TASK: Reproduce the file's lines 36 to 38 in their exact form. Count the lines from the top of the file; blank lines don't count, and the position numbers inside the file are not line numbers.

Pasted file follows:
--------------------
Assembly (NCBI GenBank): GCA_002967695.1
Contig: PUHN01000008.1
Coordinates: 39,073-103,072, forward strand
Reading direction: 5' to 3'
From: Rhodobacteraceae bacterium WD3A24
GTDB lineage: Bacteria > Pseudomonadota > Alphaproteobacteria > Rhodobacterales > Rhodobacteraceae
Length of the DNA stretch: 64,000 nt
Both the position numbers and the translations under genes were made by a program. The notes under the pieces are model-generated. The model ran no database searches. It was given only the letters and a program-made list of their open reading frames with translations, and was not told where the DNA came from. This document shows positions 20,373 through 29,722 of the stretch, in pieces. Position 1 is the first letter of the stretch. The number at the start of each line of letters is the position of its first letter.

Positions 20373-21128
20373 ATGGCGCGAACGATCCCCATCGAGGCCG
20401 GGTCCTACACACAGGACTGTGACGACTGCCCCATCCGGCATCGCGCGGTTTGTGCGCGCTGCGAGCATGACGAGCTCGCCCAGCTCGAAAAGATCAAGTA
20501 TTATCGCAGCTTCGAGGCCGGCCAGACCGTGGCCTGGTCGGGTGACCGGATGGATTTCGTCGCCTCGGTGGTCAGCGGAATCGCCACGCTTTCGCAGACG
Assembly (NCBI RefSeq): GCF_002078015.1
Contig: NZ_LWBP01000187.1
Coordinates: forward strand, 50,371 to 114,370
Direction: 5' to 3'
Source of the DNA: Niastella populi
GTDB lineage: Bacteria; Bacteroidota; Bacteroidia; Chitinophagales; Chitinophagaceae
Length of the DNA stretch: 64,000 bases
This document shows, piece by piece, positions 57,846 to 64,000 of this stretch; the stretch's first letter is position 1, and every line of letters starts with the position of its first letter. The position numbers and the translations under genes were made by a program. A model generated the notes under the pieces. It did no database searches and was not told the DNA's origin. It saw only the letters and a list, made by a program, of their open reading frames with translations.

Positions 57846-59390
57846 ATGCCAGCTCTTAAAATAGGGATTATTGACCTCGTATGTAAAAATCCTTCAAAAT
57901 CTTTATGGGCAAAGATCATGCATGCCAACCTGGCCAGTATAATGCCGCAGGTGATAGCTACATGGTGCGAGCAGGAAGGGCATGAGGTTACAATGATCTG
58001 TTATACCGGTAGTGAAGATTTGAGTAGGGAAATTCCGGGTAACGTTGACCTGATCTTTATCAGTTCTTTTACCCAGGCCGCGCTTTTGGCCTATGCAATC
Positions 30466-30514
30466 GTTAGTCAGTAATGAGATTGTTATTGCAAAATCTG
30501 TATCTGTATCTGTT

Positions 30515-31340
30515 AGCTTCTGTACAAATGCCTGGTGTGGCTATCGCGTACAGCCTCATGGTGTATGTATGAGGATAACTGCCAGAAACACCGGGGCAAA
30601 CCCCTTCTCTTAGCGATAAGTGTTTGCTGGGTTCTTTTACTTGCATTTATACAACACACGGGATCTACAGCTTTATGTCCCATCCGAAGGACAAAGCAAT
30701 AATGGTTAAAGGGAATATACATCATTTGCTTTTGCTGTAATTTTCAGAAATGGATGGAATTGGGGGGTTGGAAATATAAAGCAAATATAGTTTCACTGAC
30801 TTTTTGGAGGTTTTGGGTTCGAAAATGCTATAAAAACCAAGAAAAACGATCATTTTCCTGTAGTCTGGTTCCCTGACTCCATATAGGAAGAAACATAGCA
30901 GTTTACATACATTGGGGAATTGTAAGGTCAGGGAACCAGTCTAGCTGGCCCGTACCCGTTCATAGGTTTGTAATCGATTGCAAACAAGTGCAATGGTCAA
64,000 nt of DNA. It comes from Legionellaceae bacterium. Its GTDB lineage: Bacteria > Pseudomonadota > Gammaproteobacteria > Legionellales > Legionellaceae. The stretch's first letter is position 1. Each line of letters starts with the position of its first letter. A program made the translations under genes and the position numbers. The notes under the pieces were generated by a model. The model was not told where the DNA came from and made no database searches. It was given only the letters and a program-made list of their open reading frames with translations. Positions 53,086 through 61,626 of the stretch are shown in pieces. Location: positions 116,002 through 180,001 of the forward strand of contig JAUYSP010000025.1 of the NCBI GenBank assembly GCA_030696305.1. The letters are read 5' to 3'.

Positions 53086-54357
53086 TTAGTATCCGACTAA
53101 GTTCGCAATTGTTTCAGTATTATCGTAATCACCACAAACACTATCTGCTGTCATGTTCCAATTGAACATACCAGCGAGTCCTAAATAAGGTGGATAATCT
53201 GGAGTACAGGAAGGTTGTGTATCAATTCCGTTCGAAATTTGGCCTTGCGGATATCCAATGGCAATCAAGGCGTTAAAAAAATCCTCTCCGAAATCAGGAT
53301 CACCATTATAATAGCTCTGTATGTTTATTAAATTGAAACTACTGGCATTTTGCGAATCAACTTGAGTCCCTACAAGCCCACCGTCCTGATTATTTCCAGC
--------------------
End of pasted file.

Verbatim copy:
53086 TTAGTATCCGACTAA
53101 GTTCGCAATTGTTTCAGTATTATCGTAATCACCACAAACACTATCTGCTGTCATGTTCCAATTGAACATACCAGCGAGTCCTAAATAAGGTGGATAATCT
53201 GGAGTACAGGAAGGTTGTGTATCAATTCCGTTCGAAATTTGGCCTTGCGGATATCCAATGGCAATCAAGGCGTTAAAAAAATCCTCTCCGAAATCAGGAT